Me, Mike and Manny circa 1966

Tuesday, November 12, 2013

Remembering Tacloban

For the lives lost to Yolanda.  For the families who are grieving.  For our kababayn back home who are always keeping an eye out for baha, for typhoon and strong wind.  For the rain that washes everything away.

Lola Cristeta Alcober at the site of her garrison just outside of Tacloban.
Tonight I am launching Angel de la Luna and the 5th Glorious Mystery at the Philippine Embassy in Washington DC.  I look forward to this night not for Angel's sake, but for the company of being with other Filipinos and Filipino Americans. Maybe we can say a silent prayer together.  Maybe light a candle.  Maybe at the reception we'll organize disaster relief.        
          In 2002, Lola Cristeta Alcober, a surviving Filipina Comfort Women of WII, took me to Tacloban. All my that year, all she wanted me to do was bring her home.  I told her, if you get yourself a polkadot bikini, we’ll go swimming off the shores.  "Sige," she said.  "Swimming na tayo."

Excerpt from “Ocean of Umiyak”

Lola Cristeta, LILA Pilipina organizer Sol Rapisura, and I take a little plane from Manila on the island of Luzon to the Visayan island of Leyte.  The plane is small and feels every single current, moves on the shift of a cloud and the breath of our pilot.  Lola Cristeta smiles, looking out the window from behind a pair of movie star sunglasses.  She points like she can see her house, floating in a sea of trees, set in the middle of an island in the vast Pacific Ocean.  She is going to make us taste the local cuisine and drink tuba, a local moonshine of distilled coconut juice. 
When the plane lands, she is the first one standing, wiggling her hips down the aisle of the narrow plane, stepping onto the tarmac.
If this were Manila, she would wait for us, but in Tacloban she leads the way down streets like the mayor, calling out to passersby and waving.   Dirt roads, wide and lazy, lead to a smattering of houses, sari sari stores and vegetable stands.  We walk past a church, maybe a school.  Occasionally, a motor trike zooms past us and kicks up the dust.   The trees tower over us.  Green and thick, they shade us, tell us how old they and this town are. 
Lola Cristeta and me standing near the site of her former home.
We are finding our way to the house where she grew up.  We visit distant relations.  “I’m back,” she tells them in Visayan, “I brought my friends.”  Her words float by me like people on the street.  Some of them I recognize. Tagalog words.  Sometimes English.  Some are variations of words from her testimony and others are foreign and awkward to my ear.  We stop at a house and Lola raps on a screen.  A woman swings a door open.  Lola Cristeta greets her, her hands gesturing north and south and her smile widening with each word.   The woman listens and then nods.  She speaks back quickly and calls a name or two, says that one married; that one moved away.  Somebody died.  And after awhile, Lola Cristeta points to the side of a house, at a porch made of bamboo with plastic chairs that line the walls.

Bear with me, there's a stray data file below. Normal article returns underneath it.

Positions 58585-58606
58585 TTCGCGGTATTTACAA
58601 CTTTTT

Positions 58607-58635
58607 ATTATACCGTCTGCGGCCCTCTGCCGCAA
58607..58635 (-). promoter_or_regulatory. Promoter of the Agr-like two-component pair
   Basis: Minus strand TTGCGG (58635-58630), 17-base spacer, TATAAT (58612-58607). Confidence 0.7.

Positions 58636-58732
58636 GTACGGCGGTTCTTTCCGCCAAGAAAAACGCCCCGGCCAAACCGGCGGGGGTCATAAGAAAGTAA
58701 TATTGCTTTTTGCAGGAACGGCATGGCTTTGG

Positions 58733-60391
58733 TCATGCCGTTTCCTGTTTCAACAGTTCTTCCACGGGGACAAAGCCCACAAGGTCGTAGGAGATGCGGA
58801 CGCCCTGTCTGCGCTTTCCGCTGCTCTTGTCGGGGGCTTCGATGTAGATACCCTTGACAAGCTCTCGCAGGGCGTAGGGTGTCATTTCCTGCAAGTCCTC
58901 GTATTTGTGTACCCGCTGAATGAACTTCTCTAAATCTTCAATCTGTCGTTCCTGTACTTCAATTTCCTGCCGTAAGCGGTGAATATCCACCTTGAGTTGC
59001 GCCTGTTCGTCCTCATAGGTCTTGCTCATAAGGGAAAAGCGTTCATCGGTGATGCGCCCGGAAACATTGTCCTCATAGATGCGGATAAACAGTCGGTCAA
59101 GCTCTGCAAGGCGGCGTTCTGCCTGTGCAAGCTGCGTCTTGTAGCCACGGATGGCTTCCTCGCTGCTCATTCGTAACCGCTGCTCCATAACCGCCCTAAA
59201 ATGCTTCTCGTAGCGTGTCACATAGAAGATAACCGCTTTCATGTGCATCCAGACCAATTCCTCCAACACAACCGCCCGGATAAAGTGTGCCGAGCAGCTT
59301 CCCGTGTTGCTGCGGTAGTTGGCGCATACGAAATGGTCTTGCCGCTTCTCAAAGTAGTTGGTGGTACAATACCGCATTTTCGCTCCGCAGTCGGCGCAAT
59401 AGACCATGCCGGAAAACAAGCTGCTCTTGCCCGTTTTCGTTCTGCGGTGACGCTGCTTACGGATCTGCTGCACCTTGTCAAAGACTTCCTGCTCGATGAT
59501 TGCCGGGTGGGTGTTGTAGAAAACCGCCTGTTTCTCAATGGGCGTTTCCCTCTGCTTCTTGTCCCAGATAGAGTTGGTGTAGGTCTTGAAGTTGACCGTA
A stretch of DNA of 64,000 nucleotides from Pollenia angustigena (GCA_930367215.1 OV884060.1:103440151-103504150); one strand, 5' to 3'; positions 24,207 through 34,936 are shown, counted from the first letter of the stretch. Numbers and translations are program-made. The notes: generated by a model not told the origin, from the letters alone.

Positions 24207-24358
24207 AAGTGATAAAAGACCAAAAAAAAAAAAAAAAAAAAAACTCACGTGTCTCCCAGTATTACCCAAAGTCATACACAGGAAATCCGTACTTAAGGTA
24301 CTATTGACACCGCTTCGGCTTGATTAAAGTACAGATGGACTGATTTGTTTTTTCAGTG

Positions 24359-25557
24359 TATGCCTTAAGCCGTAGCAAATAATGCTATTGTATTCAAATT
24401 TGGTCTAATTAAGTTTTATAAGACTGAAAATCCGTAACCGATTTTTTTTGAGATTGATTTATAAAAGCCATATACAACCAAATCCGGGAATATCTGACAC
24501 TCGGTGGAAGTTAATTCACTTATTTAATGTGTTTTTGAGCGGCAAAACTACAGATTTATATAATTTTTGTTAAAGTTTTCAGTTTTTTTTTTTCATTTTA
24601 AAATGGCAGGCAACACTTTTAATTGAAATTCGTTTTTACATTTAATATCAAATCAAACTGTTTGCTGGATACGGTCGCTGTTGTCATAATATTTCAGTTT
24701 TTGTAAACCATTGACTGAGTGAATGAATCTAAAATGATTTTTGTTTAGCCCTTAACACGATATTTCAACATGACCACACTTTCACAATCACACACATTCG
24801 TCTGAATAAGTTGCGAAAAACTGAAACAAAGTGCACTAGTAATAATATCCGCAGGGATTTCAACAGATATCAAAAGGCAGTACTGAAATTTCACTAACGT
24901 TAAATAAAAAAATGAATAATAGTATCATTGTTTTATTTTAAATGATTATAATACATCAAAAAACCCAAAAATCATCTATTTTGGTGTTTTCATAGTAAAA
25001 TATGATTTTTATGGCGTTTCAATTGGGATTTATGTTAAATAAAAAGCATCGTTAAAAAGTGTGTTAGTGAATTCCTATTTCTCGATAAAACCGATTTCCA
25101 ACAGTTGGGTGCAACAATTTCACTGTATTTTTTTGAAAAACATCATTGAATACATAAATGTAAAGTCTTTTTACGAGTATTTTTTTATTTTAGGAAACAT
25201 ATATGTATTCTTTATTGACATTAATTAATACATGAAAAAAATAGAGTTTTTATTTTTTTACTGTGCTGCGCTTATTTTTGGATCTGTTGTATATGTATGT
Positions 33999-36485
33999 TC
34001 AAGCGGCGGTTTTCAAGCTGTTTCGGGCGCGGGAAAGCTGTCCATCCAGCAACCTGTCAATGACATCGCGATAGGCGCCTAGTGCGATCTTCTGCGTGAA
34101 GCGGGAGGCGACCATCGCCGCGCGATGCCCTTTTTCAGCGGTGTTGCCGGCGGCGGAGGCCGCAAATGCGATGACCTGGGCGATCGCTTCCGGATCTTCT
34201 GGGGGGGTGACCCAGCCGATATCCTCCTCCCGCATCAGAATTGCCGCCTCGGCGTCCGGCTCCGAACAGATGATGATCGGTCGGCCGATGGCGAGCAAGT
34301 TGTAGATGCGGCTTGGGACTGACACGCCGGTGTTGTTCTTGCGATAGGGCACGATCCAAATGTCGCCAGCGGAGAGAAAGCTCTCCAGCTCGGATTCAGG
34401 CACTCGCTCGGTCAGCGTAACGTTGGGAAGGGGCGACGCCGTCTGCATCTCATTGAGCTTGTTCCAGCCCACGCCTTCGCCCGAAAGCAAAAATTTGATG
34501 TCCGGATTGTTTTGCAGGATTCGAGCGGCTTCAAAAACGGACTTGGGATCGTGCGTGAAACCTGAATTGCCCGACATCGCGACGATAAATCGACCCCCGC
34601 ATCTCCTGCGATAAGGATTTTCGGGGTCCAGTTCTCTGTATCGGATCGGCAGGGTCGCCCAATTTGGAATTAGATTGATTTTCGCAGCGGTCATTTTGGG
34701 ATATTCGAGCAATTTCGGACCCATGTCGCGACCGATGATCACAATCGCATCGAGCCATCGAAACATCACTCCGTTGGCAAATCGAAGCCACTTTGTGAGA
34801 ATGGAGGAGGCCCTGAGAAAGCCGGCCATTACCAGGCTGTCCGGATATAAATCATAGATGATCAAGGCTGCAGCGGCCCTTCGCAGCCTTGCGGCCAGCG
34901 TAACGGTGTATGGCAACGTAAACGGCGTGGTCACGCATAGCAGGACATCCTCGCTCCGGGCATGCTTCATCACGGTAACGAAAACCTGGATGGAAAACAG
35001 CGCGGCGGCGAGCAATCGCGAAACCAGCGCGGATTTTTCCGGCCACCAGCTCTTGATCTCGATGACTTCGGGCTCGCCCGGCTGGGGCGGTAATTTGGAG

“We go that way,” she tells us.
Her voice rises above the cock’s crow.  She pushes her shades up her flat nose; her gold rings and bracelets catch a hit from the sun.   I trail behind her, the camera lens zooms out and shooting the sleepy barrio.  I focus on her gait, how quick and certain, how fast. 
As we move towards the location of her house, the nipa huts and small structures grow scarce and the grasses spike past her shoulders, and the trees shoot into the blue sky, limbs bowing towards us like angel wings. 
I imagine this was the walk she and her brother Marianito took on the way home from the market that day -- that these old paths existed in some form and the trees not so tall and leafy.  But the grasses must have been this high, I think, the shrubbery this fat.  The crickets singing and leaping to the skies just like this.  The silence of the countryside and the heat of the sun, felt old and familiar to the skin.  It must have been like this, I think, watching her. 
We walk past a front porch and as we turn the corner a little woman with white hair and a long walking stick comes out, calling to us in Waray.   She is ninety-years old.  The two old women have never met, but they stop and talk to each other like long-time neighbors trading tsimis, but its not gossip.  They literally exchange war stories.
The old woman is not surprised by Lola Cristeta’s experience.  She knows.  It was what happened back then, but no one ever talked about it.  She wishes us well and watches us walk away, blessing us as we go. 

Here is the friend Lola Cristeta ran into on the dirt path.
On the path, we run into another woman, small like Lola Cristeta, but dark with a long low ponytail.  Lola Cristeta grabs the lady’s arm, starts talking at her.  The woman doesn’t recognize her at first but then there is a flurry of arms going up and hands waving at me.  They were girlhood friends, I am told.  They knew each other when the war broke out. 
And slowly, I begin to figure out that every person Lola Cristeta meets, whether it is someone from her past or a stranger she has stopped for directions, every person is hearing her testimony.
“I never knew,” says her friend.  “I never heard,” she tells me. 
“And how do you feel now that you know,” I ask. 
“I want to cry,” she tells me in Visayan, “I am sad.”
More than fifty years of silence and suddenly, we float down upon the rural roads leading out of Tacloban and she calls out her truth like a herald from God.

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